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A New Constitution for Kenya

Johannes Zutt's picture

I am often asked whether Kenya's new constitution, approved in a referendum in August 2010, will actually improve governance in Kenya.  There are many people who seem to believe that it will not.  A prominent journalist was recently quoted  in Nairobi's Daily Nation  as saying that the constitution is just a piece of paper, and "a piece of paper can't transform society". I disagree. 

The new constitution is a huge improvement on the previous constitution.  It subjects the presidency to more checks and balances.  It strengthens parliamentary oversight of the executive.  It devolves power to 47 elected county governments, introducing for the first time in Kenya a meaningful decentralization.  It protects the rights of citizens, and particularly women and vulnerable groups, through an ambitious bill of rights.  It requires all sitting judges to be vetted to determine their eligibility to continue to serve.
 
It is hard to imagine a future Kenya where these constitutional changes do not have an impact—for the better.

It is of course true that the constitution is not perfect; that it leaves many policy gaps that the Government will need to fill; and that the Government officials who will work to fill these gaps are, largely, the same officials who contributed to the governance challenges that Kenya faces today.  Passing a new constitution does not, in and of itself, eliminate fraud and corruption.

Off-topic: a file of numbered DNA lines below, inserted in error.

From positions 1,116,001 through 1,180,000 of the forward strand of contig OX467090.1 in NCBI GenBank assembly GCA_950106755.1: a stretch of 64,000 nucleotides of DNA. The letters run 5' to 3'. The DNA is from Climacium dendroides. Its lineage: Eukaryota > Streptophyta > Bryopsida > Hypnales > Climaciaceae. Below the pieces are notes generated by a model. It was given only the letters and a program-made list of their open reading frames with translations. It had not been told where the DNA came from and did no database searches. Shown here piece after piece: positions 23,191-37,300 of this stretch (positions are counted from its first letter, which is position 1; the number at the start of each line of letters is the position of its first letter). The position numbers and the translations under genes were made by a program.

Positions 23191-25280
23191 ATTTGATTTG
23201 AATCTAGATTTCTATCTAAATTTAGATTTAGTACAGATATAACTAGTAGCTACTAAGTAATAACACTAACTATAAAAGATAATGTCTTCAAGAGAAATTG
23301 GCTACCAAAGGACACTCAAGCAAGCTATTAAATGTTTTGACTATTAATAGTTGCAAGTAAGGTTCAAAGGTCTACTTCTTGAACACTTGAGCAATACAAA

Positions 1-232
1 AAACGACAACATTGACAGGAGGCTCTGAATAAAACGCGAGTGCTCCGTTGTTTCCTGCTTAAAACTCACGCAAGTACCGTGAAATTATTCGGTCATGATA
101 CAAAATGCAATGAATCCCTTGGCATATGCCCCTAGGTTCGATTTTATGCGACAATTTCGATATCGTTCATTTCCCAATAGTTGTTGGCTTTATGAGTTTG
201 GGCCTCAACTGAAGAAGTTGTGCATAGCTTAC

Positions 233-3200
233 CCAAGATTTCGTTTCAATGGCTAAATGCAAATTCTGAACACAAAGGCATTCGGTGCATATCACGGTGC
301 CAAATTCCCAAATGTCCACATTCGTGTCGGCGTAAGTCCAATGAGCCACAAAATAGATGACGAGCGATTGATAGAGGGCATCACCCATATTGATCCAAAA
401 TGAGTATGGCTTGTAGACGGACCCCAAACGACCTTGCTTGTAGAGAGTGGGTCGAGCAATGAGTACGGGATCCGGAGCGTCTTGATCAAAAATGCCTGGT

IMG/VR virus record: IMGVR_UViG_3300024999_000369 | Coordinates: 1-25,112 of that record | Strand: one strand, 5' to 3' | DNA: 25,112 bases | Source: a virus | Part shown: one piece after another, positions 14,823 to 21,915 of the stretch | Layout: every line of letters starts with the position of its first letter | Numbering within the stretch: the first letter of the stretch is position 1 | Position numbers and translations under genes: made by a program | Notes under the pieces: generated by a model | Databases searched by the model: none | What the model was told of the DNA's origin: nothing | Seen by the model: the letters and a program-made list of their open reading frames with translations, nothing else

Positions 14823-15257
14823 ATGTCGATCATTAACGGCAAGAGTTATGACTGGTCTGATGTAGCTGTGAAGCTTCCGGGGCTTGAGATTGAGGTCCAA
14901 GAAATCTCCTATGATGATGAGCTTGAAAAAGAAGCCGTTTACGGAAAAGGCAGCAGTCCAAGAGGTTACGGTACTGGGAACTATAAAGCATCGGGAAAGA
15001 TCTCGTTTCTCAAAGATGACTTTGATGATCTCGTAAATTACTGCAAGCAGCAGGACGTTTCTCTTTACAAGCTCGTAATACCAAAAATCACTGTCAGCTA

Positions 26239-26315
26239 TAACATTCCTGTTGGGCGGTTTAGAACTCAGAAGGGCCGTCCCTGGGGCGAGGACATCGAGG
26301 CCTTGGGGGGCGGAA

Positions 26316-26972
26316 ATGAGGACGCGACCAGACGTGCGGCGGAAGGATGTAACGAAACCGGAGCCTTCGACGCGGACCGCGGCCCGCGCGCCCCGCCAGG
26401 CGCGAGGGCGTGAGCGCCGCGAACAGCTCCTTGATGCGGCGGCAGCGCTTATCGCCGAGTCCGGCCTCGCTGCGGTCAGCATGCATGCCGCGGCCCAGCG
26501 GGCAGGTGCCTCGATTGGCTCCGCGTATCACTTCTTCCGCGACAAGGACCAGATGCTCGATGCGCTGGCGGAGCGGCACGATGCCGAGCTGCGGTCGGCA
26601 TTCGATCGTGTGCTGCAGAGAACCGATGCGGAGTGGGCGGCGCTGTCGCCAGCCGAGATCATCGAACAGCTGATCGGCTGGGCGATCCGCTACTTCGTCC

Pessimists will argue that the Government officials who resisted the new constitution—overtly or covertly—will do everything in their power to ensure that the legislative changes made to implement it actually undercut the reforms that it promises.

But the new Constitution was approved by about two-thirds of the voters in Kenya, and the reformers who supported it included many Government officials.  Reform-minded Kenyans are doing everything they can to strengthen the hand of the reformers, in and out of Government, to ensure that implementation will be conducted in the right spirit.  The new Constitution has certainly empowered the reformers, and it will not be possible to ignore that document's key provisions.  I am confident that, over time, decentralization and improved checks and balances will have a profound impact on Kenyan life —bringing government closer to the people, involving citizens (including women) more actively in decision-making, and enhancing transparency and accountability across all parts of government.  
 

Comments

Submitted by Jared Osoro on
I entirely agree with Mr. Zutt. When a prominent journalist, author of best sellers, argues that “You need to transform society first and then enshrine it in a piece of paper”, one can easily come to a quick conclusion that the issue of 'direction of causality'was not given prominence in in her school. I however must add that devolution must be accomanied by deliberate efforts to buld capacity to plan and execute programmes, not just have in place checks and balances. That, I argue, is the only way that the delolved resoruces can benefit the populace at the local lavel, for chacks and balances only may be accompanied by limited respuirce absorption capacity.

Submitted by Anonymous on
There will be change of course. I doubt for the better.

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